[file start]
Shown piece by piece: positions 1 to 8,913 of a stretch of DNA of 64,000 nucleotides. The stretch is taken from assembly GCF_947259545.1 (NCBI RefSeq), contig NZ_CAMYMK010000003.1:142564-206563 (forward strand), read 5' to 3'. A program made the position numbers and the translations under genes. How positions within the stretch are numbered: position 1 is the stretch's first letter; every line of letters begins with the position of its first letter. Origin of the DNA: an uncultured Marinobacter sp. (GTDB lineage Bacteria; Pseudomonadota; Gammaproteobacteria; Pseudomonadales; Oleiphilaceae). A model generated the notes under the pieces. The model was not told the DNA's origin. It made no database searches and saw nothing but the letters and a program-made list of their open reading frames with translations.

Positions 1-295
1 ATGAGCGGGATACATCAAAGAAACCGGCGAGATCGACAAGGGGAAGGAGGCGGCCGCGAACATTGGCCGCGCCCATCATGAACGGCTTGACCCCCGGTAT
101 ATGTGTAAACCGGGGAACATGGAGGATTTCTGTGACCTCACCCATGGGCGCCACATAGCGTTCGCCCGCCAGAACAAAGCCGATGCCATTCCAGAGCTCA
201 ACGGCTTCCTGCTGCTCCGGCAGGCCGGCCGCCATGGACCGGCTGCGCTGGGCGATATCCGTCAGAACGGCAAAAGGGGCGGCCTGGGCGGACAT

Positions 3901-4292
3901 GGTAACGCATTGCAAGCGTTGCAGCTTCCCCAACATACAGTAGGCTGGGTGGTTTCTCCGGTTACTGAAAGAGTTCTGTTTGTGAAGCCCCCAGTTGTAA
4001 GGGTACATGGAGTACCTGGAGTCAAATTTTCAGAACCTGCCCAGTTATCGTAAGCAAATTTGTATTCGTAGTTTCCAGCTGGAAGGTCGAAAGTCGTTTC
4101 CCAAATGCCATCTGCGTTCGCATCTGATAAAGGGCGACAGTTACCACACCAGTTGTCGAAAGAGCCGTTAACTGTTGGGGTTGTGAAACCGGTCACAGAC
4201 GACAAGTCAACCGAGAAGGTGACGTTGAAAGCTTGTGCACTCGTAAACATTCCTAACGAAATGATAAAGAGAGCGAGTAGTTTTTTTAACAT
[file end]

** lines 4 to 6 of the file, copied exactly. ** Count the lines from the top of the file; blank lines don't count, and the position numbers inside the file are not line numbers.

101 ATGTGTAAACCGGGGAACATGGAGGATTTCTGTGACCTCACCCATGGGCGCCACATAGCGTTCGCCCGCCAGAACAAAGCCGATGCCATTCCAGAGCTCA
201 ACGGCTTCCTGCTGCTCCGGCAGGCCGGCCGCCATGGACCGGCTGCGCTGGGCGATATCCGTCAGAACGGCAAAAGGGGCGGCCTGGGCGGACAT

Positions 3901-4292